The first 14 photographs included here are actually taken in Funeral Slot Canyon and Funeral Slot.  The reason for this is that I got some better and newer photographs than what is shown within my original report:
These are some of the highlights which will be enjoyed by those who are approaching Funeral Slot Main Side Canyon using the direct route that we did:
Upon turning off to the left at the first major junction into Funeral Slot, the tightest narrows begin:
The curves on the canyon walls can be incredible through Funeral Slot:
One of my favorite spots in Funeral Slot where the canyon wall extends out at several spots one after another:
There are many spots within the slot where you cannot see any terrain above the towering walls:
The height of the canyon walls within Funeral Slot is incredibly high:
An interesting spot where the shape on the left side canyon wall seems to match the shape on the right:
Sections of the canyon wall have collapsed and formed a dark passage to enter into:
There are several mildly challenging climbing sections past the collapsed wall section mixed in with more nice stretches of narrows:
I love this spot because the canyon walls blend so well together that it looks like a dead-end from a distance:
A neat spot where the canyon walls close up very tightly together at the bottom:
Another one of the most beautiful spots in Funeral Slot:
Final picture in this report showing Funeral Slot.  For more photographs of the main canyon and main slot, see our original report on Funeral Slot Canyon:
We have now reached the second junction and turned off to the left into Funeral Slot Main Side Canyon.  This is where the photos for this report truly begin:
The next two photos were taken early on at a nice bend in Funeral Slot MSC:
As you can see, Funeral Slot MSC begins with narrows that are nearly as nice as the main canyon and main slot:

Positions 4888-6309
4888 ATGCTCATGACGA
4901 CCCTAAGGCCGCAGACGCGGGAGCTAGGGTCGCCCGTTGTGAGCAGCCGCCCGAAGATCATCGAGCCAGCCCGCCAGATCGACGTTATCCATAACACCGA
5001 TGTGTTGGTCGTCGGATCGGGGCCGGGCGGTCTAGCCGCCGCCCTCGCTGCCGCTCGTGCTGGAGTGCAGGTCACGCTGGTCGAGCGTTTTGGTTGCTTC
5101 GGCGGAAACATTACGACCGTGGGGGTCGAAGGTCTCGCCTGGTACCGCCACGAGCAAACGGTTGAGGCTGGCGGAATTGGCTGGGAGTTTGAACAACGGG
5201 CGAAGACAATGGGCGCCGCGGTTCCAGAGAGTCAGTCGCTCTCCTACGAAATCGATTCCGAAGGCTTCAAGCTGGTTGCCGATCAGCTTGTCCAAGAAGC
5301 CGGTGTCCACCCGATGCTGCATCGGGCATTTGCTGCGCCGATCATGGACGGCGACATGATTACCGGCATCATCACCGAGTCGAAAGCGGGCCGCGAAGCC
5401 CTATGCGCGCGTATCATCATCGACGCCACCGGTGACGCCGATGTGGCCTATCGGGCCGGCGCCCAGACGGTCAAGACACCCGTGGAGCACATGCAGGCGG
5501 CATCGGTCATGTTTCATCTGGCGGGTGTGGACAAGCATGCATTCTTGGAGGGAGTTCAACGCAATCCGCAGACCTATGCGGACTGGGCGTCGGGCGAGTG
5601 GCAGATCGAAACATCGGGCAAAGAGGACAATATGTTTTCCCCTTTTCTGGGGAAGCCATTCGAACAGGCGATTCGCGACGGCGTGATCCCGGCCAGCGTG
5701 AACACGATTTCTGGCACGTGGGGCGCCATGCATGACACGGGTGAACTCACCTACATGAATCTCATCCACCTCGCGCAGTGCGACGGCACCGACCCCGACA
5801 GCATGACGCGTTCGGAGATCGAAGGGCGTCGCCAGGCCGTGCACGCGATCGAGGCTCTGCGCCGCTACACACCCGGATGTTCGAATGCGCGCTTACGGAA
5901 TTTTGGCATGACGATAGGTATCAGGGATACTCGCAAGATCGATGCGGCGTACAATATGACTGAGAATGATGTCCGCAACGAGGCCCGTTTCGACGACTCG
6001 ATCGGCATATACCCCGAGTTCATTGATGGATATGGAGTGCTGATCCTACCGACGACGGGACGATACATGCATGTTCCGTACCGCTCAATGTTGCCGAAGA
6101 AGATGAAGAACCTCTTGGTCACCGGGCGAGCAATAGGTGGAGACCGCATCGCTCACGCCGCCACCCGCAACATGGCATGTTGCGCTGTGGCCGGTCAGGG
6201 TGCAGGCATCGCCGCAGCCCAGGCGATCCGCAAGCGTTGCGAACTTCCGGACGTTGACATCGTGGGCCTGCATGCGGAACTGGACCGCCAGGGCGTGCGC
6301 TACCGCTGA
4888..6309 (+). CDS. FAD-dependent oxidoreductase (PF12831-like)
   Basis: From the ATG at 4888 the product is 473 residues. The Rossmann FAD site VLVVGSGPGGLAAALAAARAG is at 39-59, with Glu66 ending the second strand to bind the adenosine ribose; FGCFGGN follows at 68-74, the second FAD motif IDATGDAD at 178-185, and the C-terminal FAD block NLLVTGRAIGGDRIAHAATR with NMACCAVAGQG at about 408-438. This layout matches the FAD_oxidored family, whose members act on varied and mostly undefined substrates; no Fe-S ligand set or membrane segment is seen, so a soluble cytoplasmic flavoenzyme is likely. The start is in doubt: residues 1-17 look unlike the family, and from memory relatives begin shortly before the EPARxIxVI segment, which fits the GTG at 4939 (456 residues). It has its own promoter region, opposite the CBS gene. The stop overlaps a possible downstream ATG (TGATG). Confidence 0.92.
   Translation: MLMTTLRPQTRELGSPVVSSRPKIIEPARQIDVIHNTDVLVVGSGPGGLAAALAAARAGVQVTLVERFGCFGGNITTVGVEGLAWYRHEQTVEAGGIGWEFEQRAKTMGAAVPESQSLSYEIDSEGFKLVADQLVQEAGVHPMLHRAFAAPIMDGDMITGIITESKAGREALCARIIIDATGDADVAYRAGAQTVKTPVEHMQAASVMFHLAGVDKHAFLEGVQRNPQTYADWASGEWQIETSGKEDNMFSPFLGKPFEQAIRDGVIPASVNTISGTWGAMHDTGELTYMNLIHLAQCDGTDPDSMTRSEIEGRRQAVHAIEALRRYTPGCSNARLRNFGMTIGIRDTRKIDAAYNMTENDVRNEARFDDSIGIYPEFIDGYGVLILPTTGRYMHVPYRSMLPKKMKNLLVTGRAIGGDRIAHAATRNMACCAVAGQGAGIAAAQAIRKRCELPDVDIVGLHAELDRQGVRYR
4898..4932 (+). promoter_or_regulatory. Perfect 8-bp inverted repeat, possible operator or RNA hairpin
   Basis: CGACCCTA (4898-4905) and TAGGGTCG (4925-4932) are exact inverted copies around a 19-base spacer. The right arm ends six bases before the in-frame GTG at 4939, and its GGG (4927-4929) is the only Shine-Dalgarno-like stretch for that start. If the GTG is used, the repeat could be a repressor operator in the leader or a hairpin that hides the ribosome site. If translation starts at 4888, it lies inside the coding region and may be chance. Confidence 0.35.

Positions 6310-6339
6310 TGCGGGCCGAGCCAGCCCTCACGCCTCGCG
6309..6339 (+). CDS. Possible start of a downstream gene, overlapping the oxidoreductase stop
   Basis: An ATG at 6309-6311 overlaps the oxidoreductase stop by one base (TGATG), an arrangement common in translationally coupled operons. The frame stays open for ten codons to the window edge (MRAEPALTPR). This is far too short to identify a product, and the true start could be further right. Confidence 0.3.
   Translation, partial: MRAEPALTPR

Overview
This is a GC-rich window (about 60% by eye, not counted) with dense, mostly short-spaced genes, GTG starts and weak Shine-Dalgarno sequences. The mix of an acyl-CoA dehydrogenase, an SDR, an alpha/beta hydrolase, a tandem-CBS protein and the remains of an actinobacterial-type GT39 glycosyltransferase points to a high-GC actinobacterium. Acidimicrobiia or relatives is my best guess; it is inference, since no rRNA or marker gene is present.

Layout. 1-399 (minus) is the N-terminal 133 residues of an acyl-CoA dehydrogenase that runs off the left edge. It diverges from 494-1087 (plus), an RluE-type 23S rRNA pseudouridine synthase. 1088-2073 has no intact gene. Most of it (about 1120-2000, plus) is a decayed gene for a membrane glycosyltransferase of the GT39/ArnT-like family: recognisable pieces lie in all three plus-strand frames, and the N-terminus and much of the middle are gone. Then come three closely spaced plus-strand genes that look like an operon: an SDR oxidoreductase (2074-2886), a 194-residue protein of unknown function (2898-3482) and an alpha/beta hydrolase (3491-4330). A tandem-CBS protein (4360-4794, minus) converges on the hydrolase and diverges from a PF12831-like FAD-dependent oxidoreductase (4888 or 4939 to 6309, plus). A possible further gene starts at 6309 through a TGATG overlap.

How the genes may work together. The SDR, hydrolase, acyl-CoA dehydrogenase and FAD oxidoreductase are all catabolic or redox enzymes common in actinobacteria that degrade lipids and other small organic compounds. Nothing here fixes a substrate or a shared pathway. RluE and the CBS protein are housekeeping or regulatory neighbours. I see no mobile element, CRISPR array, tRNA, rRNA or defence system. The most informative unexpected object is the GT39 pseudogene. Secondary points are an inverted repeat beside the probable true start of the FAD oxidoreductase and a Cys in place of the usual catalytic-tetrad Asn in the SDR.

Light filtering into the narrows and brightening the canyon walls:
Approaching the large wedged boulders which have fallen into Funeral Slot MSC:
Alternate landscape view showing how tight the canyon walls are through here:
The giant boulder is top heavy and has a crack in the upper portion:
From the backside, the wedged boulders resemble a false natural bridge:
Incredible curving narrows just past the wedged boulders:
Notice how much erosion has impacted the shape of the canyon wall here:
This is the major dry fall which will be impassable to most regular hikers.  The dry fall is about 14 feet in height:
As seen here, a large solid rock boulder sticks out over the rim of the dry fall, making climbing past it challenging:
View looking down from the top of the dry fall.  Please be safety conscious and do not climb this dry fall if it does not feel safe or if you can't climb back down it.  Perhaps a good climber could accompany hikers and set up safety ropes and equipment for those who wish to proceed:
Above the dry fall, the canyon passes through this corridor-like slot:
The landscape view of this spot has a more dramatic look to it:
The canyon completely transitions upon exiting the slot narrows into a wide open area:
One more look back down the rugged slot narrows we just passed through:
The hillsides soon light up with colors all around: